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We Are What We DrinkThe Temperance Battle in Minnesota$
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Sabine N. Meyer

Print publication date: 2015

Print ISBN-13: 9780252039355

Published to Illinois Scholarship Online: April 2017

DOI: 10.5406/illinois/9780252039355.001.0001

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“Putting on the Lid”

“Putting on the Lid”

The Anti-Saloon League and Its Impact on the Dry Movement (1898–1915)

(p.124) 4. “Putting on the Lid”
We Are What We Drink

Sabine N. Meyer

University of Illinois Press

This chapter examines the Anti-Saloon League's (ASL) impact on the temperance movement in Minnesota during the period 1898–1915. The turn of the century witnessed a nationwide expansion of temperance activism. The election in 1898 of the Democratic gubernatorial candidate John Lind, a Swedish immigrant, inaugurated the Progressive era in Minnesota and marked a turning point in the state's temperance history. This chapter considers how the tenets of Progressivism combined with the work of the ASL boosted the passage of County Option Laws not only in Minnesota but also throughout the country. It shows that the ASL's activism and its intense collaboration with the Prohibition Party, the Woman's Christian Temperance Union, and other reformers led to liquor law enforcement campaigns and slowly increased the general sentiment in favor of County Option. Due to severe resistance to County Option, particularly by the politically powerful liquor interests, but also by German Americans, workers, and other opponents of temperance reform, it took until 1915 until the reformers' combined efforts showed the promised effect.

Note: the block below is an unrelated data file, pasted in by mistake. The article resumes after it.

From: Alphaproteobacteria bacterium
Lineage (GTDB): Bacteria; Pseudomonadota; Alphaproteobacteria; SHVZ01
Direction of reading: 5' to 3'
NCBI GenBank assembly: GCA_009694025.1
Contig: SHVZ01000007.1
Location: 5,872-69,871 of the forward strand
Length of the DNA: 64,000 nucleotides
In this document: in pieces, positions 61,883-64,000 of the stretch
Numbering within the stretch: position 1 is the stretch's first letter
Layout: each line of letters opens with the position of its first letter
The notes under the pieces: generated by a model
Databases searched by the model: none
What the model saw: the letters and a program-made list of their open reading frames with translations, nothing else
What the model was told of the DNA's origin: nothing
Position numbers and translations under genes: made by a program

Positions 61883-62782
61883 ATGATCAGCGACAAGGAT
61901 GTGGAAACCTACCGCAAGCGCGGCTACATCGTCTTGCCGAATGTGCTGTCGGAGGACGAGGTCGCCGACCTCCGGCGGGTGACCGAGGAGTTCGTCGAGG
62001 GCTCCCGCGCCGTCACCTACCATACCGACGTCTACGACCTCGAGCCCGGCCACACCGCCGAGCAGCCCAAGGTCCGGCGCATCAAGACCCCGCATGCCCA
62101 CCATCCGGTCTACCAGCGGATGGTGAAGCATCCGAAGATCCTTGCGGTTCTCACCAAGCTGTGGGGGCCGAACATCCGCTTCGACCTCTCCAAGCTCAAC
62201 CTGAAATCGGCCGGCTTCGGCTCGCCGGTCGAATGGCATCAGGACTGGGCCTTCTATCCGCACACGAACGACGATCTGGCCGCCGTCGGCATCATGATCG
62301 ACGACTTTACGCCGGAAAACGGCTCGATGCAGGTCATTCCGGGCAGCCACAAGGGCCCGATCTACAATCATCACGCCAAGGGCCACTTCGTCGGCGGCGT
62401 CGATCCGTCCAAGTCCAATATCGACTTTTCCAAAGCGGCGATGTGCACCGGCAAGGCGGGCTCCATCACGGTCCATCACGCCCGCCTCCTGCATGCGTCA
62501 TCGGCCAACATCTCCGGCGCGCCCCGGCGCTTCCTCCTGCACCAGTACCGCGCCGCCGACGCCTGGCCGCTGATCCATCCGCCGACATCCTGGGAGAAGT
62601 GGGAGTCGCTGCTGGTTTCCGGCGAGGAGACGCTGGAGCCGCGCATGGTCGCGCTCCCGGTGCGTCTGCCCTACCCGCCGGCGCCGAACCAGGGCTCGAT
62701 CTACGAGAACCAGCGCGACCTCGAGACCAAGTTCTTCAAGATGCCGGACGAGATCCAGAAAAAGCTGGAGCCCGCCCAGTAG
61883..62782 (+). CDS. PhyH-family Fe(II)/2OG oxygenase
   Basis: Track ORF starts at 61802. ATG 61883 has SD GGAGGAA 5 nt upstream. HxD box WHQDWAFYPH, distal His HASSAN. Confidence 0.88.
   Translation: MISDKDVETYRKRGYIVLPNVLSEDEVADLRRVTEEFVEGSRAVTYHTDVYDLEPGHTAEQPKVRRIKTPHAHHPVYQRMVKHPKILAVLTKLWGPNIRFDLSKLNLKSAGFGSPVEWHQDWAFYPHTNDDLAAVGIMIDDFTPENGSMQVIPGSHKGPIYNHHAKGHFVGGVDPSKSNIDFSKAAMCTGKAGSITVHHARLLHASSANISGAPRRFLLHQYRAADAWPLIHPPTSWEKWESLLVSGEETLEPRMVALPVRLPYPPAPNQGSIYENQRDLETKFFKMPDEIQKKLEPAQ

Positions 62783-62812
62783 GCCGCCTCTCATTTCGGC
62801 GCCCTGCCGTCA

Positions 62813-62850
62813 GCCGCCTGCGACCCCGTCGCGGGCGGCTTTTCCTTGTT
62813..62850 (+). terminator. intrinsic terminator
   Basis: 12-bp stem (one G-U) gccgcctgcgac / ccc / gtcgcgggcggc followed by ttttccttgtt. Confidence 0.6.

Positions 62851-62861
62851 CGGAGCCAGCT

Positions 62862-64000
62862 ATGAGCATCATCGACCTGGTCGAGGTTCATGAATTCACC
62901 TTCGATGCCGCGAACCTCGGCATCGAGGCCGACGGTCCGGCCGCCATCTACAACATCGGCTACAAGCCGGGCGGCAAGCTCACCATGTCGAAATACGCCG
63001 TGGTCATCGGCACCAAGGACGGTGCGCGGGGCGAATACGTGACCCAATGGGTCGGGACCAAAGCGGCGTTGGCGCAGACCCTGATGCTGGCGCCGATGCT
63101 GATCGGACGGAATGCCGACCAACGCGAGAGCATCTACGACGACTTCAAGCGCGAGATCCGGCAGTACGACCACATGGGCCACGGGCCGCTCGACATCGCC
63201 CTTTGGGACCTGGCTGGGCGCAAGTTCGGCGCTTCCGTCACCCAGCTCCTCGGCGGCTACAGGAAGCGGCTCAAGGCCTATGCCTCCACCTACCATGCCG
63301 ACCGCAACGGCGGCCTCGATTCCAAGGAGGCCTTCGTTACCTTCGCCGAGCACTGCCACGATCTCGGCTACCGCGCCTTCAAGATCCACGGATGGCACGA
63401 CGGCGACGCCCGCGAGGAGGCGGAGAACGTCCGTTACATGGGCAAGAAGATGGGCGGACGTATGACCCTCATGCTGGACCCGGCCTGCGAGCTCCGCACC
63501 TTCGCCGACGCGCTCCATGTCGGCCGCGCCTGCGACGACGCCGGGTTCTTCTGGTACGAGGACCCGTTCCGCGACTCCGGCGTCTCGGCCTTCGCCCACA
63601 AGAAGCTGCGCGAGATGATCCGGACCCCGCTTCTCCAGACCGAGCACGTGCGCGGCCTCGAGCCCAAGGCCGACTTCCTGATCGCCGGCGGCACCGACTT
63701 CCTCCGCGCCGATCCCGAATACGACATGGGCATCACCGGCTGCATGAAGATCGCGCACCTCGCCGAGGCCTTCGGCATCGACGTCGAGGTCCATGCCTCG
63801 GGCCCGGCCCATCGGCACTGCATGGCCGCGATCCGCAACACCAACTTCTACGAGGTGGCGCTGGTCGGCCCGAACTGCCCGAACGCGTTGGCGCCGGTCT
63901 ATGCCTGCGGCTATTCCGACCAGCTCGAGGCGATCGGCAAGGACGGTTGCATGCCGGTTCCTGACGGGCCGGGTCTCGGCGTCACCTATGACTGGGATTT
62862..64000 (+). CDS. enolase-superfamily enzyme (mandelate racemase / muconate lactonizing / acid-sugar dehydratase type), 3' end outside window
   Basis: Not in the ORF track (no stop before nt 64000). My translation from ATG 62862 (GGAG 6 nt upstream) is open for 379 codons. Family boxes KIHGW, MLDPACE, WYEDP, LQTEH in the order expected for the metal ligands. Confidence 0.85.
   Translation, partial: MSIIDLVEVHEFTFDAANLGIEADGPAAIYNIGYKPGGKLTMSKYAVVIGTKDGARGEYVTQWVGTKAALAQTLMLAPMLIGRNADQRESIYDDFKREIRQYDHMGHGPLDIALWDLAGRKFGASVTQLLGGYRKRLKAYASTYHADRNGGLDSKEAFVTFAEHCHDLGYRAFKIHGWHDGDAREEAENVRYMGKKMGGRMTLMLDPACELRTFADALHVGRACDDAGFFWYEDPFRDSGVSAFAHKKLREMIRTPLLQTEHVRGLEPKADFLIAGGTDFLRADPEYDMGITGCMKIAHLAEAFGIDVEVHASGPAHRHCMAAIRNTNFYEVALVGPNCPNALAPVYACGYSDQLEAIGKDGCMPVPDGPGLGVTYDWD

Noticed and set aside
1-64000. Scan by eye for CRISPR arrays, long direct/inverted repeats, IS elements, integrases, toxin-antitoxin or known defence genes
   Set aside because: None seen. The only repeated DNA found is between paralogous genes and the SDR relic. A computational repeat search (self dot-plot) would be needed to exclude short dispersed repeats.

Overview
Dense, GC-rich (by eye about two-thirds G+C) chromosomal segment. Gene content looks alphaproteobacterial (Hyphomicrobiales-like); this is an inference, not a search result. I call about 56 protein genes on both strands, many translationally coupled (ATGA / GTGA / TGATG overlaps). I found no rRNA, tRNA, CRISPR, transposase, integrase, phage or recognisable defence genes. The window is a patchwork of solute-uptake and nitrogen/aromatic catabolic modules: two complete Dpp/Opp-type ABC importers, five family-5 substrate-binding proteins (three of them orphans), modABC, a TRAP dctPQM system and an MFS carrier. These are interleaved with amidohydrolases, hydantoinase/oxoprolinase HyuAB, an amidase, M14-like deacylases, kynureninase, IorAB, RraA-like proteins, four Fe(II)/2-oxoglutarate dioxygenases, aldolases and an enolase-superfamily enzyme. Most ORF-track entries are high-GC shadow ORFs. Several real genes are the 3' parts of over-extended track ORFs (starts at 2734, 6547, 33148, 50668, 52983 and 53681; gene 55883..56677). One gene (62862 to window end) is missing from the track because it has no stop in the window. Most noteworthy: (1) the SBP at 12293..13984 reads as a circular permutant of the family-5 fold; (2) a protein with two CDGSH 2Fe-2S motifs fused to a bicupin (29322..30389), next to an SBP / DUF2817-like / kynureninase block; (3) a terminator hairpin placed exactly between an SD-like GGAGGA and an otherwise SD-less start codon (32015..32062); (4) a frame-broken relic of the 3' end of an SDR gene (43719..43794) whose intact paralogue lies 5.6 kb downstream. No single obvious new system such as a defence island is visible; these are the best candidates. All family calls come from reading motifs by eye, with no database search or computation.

Keywords:   temperance activism, Anti-Saloon League, Minnesota, Progressivism, County Option Laws, Prohibition Party, Woman's Christian Temperance Union, German Americans, temperance reform, temperance movement

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